Images of the World: The Atlas Through History
John Amadeus Wolter, Ronald E. Grim
Library of Congress, 1997 - Reference - 466 pages
Tracking the atlas from its pre-Gutenberg days, when it was a handmade object commissioned by royalty and merchant princes through its interactive, digitized present, Images of the World vividly reveals human history through a unique lens. With this book, we marvel at China in the millennium after Christ and relive the days when maps were closely guarded tools for dominating an unexplored world. Based on an international symposium of the world's leading cartographers and geographical scholars and edited by curators of the Library of Congress' world-renowned map collection, this handsome volume opens up the true art and drama of mapmaking and reveals the wonders and terrors of the worlds the atlases portrayed.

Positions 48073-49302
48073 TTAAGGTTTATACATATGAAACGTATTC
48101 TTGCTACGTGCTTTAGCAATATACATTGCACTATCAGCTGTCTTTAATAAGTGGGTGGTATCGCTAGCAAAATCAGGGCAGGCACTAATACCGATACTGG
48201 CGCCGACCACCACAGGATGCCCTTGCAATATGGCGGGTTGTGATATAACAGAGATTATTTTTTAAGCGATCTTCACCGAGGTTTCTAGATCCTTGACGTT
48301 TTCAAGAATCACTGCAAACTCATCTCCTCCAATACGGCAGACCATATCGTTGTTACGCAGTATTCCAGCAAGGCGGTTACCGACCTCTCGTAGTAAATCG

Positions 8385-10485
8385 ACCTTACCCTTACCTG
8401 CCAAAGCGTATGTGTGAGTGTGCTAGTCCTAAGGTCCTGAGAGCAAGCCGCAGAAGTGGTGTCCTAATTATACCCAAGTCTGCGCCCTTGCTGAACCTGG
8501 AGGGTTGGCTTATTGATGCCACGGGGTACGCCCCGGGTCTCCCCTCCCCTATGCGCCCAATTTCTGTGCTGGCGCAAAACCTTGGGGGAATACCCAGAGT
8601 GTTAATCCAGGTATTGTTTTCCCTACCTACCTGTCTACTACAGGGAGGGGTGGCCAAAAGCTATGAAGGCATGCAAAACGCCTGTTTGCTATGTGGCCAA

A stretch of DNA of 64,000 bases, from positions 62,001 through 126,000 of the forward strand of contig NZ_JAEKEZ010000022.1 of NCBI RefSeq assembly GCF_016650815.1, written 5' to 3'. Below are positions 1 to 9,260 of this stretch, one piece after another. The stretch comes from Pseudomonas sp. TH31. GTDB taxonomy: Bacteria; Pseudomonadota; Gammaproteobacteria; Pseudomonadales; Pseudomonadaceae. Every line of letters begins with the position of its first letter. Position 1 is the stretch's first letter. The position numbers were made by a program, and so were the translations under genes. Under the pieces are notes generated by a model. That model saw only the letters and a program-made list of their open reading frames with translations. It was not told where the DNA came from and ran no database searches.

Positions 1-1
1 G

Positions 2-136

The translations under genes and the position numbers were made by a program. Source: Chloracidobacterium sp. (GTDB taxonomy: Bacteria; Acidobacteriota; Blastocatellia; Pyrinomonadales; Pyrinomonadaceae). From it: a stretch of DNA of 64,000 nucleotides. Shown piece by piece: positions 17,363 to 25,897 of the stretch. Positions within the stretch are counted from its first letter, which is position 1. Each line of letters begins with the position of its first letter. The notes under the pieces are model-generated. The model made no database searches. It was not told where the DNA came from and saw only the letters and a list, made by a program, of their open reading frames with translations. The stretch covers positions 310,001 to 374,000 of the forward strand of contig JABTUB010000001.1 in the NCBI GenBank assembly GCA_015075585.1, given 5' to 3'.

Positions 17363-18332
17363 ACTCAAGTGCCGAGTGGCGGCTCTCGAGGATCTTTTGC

One hundred and ninety-six illustrations, including many never-before-published rare, historical maps, most from the Library of Congress' own collection, make this remarkably vivid compendium a book that geography and history buffs, scholars, students, and ordinary readers will not want to miss.
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Images of the world: the atlas through historyUser Review - Not Available - Book Verdict
Conceived by Wolter, former chief of the Library of Congress's geography and map division, from an international symposium held at the Library of Congress in October 1984, this work majestically ... Read full review
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